The Doctor is In | Be Mindful about the present

Despite the whirlwind of life’s stressors, focusing on the present by practicing mindfulness can help you have a calmer and more collective mind.


Tate Hildyard

Alpha Phi Alpha run a booth promoting mental health discussion with “insecurity mirrors” and polaroid snapshots at the Homecoming Week Fresh Check on Wednesday, October 16th, 2019. Fresh Check is part of the local festivities for Homecoming Weekend centered around mental health awareness and advocacy.

The current pandemic has taken a toll on everybody’s health: physically, socially, and mentally. For many undergraduates, the thought of the unpredictable future brings with it unwelcome, yet, justifiable, feelings of hopelessness and anxiety. Naturally, our brains react by asking more questions rather than suggesting solutions. Questions such as: “What will my life look like after this is over?” or “Who would take care of me if I get infected?” These points are valid, however, constantly questioning ourselves about the uncertain future can quickly become unproductive and garner unnecessary levels of stress and anxiety.

Now forget all of this for a few seconds. Close your eyes, and breathe deeply a few times, in-and-out. Feel your lungs expand and contract against your ribcage. If you find your mind wandering, notice it (it’s OK!) accept it, and refocus on your breathing. Try this exercise for 3-4 minutes.

What you just did was a bare-bones example of mindfulness. Mindfulness is about being aware of your thoughts and feelings in the present that can help you mentally slow down. You can practice mindfulness with any activity you do. For example, the next time you brush your teeth, try to pay attention to your five senses while brushing. Hear the sounds of the bristles on your teeth, feel the sensation of water, the flavor and smell of toothpaste, and gaze upon your reflection in the mirror and observe your surroundings. We brush our teeth every day, so why does this activity sound so bizarre? It is because we rarely stop to observe the small details, and appreciate the present. Usually we are thinking about what we’ll be eating for lunch or how that exam next week is going to go. If you think you’re alone in doing this, you’re not. A 2010 study on mind-wandering published in Science collected real time data on the thoughts, feelings, and actions of 2,250 participants. Researchers showed that people spent 46.9 percent of their waking hours thinking about something other than what they were doing, leading to greater levels of unhappiness. By practicing mindfulness in just one to two activities a day, we can increase our present-moment awareness, giving us a sense of peace.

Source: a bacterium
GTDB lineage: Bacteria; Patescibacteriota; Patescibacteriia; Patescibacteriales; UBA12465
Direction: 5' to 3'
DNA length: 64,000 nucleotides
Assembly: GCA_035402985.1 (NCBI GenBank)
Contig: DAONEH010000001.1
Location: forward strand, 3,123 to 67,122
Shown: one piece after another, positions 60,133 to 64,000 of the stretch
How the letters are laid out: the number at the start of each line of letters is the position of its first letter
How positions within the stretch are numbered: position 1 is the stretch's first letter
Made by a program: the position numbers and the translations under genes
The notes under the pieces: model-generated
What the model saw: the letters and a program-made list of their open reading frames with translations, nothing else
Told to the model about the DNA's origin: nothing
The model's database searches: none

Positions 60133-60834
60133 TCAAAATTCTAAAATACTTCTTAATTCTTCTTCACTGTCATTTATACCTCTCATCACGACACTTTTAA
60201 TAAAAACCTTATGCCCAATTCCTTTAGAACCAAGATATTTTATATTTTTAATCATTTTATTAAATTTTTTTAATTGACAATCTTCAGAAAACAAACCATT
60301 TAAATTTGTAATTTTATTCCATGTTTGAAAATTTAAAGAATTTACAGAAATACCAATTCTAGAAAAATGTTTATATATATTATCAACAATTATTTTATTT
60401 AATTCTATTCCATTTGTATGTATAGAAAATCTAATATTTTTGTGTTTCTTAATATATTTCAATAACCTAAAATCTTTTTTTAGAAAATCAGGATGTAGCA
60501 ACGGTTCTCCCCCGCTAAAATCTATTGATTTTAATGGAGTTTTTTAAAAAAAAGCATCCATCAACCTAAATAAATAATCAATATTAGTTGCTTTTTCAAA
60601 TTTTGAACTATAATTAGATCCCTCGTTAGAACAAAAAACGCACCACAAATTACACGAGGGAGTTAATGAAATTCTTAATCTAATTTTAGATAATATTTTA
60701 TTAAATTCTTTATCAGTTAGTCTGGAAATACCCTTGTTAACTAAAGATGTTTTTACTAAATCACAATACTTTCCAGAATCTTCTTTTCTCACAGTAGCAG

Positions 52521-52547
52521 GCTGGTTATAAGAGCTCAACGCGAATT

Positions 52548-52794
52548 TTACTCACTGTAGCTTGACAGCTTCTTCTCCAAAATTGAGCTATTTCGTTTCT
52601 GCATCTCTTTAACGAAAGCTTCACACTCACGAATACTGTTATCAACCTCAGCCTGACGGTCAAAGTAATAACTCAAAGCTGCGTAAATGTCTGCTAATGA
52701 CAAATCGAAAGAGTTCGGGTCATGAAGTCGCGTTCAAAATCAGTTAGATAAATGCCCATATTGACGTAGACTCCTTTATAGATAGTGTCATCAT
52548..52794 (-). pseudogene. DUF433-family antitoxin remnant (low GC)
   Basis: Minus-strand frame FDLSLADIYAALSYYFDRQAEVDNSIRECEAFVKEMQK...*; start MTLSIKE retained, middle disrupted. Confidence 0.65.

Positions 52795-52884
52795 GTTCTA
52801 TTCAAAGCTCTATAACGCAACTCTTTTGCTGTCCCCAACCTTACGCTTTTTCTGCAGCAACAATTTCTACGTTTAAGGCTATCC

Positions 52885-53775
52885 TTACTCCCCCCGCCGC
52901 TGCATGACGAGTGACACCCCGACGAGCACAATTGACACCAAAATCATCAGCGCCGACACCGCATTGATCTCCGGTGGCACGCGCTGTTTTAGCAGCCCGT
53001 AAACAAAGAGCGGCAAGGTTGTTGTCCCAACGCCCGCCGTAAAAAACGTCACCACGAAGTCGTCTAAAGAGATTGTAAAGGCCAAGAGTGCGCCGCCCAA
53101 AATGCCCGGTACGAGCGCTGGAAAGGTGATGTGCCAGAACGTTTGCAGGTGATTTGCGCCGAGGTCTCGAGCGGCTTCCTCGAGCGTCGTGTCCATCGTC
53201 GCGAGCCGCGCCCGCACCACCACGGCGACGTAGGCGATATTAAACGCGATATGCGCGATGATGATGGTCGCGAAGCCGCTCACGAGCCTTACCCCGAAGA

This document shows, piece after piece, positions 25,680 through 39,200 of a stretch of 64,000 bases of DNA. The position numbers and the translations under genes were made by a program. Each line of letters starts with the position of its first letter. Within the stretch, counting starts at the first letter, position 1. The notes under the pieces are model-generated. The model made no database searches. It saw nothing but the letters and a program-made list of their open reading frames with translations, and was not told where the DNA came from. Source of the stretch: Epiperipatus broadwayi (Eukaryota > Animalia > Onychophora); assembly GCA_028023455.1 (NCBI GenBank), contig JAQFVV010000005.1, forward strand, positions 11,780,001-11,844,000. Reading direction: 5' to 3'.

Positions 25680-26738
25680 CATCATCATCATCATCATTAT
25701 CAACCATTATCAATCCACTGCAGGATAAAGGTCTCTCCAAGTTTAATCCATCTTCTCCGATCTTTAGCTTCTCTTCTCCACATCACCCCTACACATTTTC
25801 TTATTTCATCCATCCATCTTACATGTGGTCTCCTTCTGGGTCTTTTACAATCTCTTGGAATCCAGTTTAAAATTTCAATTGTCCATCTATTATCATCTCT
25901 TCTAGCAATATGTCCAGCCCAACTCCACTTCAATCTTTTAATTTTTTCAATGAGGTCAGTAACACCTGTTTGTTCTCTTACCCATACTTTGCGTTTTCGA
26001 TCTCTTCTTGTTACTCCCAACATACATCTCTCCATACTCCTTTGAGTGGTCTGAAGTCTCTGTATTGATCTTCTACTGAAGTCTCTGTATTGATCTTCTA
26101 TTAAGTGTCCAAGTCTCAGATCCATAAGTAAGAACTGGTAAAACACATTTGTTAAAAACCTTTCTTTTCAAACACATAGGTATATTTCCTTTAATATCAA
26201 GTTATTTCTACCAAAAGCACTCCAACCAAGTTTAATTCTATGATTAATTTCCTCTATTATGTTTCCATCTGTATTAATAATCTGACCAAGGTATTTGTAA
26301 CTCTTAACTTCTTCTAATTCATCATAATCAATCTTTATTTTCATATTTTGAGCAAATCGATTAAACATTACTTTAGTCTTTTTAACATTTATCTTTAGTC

Practicing mindfulness sounds easy, but it can be challenging to practice and implement in our daily lives. After all, it is hard to tell our minds what not to think. Luckily, there are apps available on the consumer market for Android and iOS that can guide listeners in 4-5 minute mindfulness sessions. Apps like Aura, Calm, Headspace, and Insight Timer are just a few popular ones that are free, or have an extended free trial period.

So, the next time you feel your mind wandering; try to take some deep breaths, focus on the present, and see how you feel after. You would be surprised how comforting the present can be, even amid such an unpredictable time.

—Vijayvardhan Kamalumpundi, MD Candidate, Class of 2024